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Rich furniture history on display in New Hampshire

A new spring exhibit, “Four Centuries of Furniture in Portsmouth” with the New Hampshire Furniture Masters, opened April 7 and runs through June 18 at the Discover Portsmouth Center in Portsmouth, N.H.

The Portsmouth exhibit features this sideboard (Portsmouth, circa 1815); side chair (New York, New England, possibly Portsmouth, 1815–30), and high chest of drawers (Joseph Davis, Portsmouth, 1735-45).

Organized by Gerald W.R. Ward and Lainey McCartney of the Portsmouth Historical Society, the gallery celebrates the history of furniture in Portsmouth during the last four centuries.

The gallery’s first floor will feature a loan exhibition of about 50 objects to interpret furniture made and used in Portsmouth as both art and history, starting with the joined furniture of the 17th century, through the Colonial and Federal periods of Portsmouth’s most notable eras of cabinetmaking and finishing with the revival styles of the 19th century.

The exhibition concludes with examples from the Arts & Crafts and studio movements, furniture used at the Treaty of Portsmouth in 1905 and a few modern examples.

Featured objects have been drawn from private and public collections, including several works from the Portsmouth Historical Society’s holdings.

The upstairs gallery includes a display of works made by 15 to 20 members of the New Hampshire Furniture Masters.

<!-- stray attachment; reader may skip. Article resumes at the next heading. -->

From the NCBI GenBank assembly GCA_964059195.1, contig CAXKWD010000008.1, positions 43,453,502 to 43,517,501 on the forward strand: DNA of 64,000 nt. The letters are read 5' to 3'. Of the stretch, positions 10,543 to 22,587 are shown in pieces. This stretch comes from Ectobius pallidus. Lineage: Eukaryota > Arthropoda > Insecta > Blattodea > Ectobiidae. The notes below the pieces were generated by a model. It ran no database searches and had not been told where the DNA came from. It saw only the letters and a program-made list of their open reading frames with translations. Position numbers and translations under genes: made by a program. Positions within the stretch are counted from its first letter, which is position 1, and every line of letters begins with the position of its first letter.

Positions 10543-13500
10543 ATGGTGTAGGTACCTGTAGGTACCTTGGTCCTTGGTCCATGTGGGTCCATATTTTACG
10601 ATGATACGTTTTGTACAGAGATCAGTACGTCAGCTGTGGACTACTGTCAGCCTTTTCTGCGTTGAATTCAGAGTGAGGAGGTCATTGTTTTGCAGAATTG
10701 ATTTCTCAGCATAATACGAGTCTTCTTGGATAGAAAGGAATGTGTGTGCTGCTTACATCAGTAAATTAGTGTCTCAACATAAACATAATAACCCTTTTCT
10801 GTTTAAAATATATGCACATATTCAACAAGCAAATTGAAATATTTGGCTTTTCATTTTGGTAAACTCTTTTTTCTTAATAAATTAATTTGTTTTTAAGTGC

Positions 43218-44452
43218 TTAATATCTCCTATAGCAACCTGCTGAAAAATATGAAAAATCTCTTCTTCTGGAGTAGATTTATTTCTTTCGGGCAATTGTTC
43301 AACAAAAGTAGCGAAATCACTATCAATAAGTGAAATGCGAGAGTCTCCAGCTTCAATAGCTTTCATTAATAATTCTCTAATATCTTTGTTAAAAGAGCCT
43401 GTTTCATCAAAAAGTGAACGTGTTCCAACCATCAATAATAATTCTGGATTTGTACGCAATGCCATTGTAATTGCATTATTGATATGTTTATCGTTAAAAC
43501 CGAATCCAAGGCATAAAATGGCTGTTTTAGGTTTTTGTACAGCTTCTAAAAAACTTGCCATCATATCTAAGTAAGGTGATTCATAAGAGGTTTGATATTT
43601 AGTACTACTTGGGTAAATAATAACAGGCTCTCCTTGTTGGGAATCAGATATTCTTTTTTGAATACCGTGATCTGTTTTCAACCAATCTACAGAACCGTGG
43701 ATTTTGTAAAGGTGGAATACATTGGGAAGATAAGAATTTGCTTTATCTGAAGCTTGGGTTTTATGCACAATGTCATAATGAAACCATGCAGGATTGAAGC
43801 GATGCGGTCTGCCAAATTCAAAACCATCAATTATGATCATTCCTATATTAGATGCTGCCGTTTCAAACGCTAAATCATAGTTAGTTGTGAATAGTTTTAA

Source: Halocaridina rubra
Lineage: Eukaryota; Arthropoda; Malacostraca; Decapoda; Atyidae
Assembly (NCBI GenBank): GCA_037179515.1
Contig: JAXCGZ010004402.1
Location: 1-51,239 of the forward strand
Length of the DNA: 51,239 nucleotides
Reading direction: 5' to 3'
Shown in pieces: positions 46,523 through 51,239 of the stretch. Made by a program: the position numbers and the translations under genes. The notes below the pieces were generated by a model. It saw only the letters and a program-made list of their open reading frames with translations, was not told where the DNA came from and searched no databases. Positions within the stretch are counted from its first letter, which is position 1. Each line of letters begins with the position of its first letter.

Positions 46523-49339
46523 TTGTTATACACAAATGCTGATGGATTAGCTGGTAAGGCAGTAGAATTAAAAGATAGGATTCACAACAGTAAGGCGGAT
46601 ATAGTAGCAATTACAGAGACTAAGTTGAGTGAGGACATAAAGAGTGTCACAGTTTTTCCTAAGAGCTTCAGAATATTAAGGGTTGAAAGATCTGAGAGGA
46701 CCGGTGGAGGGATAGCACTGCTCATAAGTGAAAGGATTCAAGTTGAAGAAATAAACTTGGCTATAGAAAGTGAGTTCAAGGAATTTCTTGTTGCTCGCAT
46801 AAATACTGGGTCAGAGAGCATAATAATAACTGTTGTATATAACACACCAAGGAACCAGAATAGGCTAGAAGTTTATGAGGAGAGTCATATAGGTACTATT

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Sergio Rodrigues exhibit

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R & Company, a gallery in New York City, hosted a solo exhibition of Brazilian modern designer Sergio Rodrigues from March 7 through April 13. The first exhibition of Rodrigues’ work since his death in 2014 featured some of the most significant furniture built during his long career.

Rodrigues started experimenting with furniture in the early 1950s and he became identified as one of the pioneers of the modern architecture and design movement in Brazil, according to the gallery.

“The exhibition illustrates Rodrigues’ extraordinary use of indigenous Brazilian materials, as he often worked with specific woods like jacaranda, imbuia and peroba. His extensive knowledge of craft and woodworking carried through each design and resulted in polished and modern shapes. Many of his pieces (above)combined these hardwoods with soft woven leathers,” the gallery said in a statement.

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This article originally appeared in the May 2017 issue.

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